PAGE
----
Its cultivation can be traced back to ancient Greece and Rome, where it served as a symbol of love and fertility. Although considerably less common today, quinces are close relatives of popular fruits like apples and pears. They’ve been used in folk medicine for decades, but scientific research on their benefits is still in the early stages.

Here are 8 emerging health benefits of quince, plus a few simple tips for including it in your diet:

  • Rich in nutrients. …
  • Contain potent antioxidants. …
  • May help manage pregnancy-induced nausea. …
  • May relieve digestive issues. …
  • May treat stomach ulcers. …
  • May reduce acid reflux symptoms. …
  • May protect against certain allergic reactions. …
  • May support proper immune function.

I had asked Otelia recently what sort of fruit was growing on the tree at the front of our property, and she had told me “membrillo,” a sweet fruit that has to be cooked to be eaten. Now she had brought us a sample.

We tried some and it was quite tasty, like strawberry jam. The next day, I took her bucket back and thanked her, and explained that evenings are not good times to visit, as we often do video conferences. She understood and said she would visit in the morning instead.



“Fathers and teachers, I ponder, What is hell? I maintain that it is the suffering of being unable to love.”

~ Fyodor Dostoyevsky, The Brothers Karamazov

The larger context for this anecdote is that, when we agreed to buy this property in Galicia, we were under the impression that there were almost no regular neighbors in the area, just Otelia and Antonio, an old man opposite, coming and coming a couple of times a week, and the others only visiting a few times a year, if that.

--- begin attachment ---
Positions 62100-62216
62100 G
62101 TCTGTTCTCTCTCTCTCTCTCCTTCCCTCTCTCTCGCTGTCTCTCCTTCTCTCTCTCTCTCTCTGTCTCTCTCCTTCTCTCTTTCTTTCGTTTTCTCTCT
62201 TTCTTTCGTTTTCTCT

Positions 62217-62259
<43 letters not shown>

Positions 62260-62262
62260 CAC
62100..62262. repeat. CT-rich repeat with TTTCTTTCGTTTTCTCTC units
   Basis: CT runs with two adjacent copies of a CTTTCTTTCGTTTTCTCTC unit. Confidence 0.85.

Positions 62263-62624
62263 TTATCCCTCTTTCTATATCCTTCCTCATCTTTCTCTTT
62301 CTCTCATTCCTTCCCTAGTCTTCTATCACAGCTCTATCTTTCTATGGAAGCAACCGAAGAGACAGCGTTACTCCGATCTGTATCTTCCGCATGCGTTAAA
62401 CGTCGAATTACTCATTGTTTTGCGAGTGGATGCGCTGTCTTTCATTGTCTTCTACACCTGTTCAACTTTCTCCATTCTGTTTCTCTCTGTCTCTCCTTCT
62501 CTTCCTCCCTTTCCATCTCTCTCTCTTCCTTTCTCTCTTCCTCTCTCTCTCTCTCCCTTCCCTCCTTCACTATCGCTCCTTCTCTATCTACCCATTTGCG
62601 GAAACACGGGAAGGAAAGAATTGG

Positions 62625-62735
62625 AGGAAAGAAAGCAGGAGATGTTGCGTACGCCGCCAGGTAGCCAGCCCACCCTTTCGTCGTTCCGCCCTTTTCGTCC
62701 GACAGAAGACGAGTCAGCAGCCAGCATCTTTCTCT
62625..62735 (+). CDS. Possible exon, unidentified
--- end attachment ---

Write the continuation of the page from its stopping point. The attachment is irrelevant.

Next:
But because we moved in at the start of August, the summer month, the village has been fairly teaming with people, most of whom seem to walk past the house on their morning and evening strolls, and even congregate on the little junction where the natural underground spring is. Plus, with harvesting time, there has been the frequent noise of tractors and other vehicles passing in front of and/or alongside the property, and I have been constantly feeling affronted and annoyed, wondering how on earth I ended up buying a property that fails to meet the primary requirement I had for our future home: privacy and no neighbors!

Since one of my mottos is “Obey the law of matter” (a fancy way of saying “surrender”), and since everything else about this property seems just about right; and since the main reason we bought it was the extensive land behind the house, that is, more or less, private and isolated, if and when we ever get to use it; I have been allowing these unpleasant feelings to come up and be there, accepting that somehow, this is all only as it is meant to be.

Community relations (as evidenced by the free produce we are getting), after all, are an essential element of surviving the apocalypse. Whatever my false identity thinks it wants, regarding the particulars of this new life, my soul, the land, and God above (and within), inevitably, inexorably, and inescapably, have Other Plans.

All this seems pertinent to the last Dave Oshana event, Sunday’s “Wisdom Eye,” and how the essential way to live is, Gospel-like, to Love Thy Neighbor As Thyself, and as part of Existence and of God’s infinite glory, regardless of our personal feelings of repulsion or frustration about our fellow humans.

I came away from the Sunday event (which I slept through the first half of) thinking of Sartre’s famous maxim: “Hell is other people.”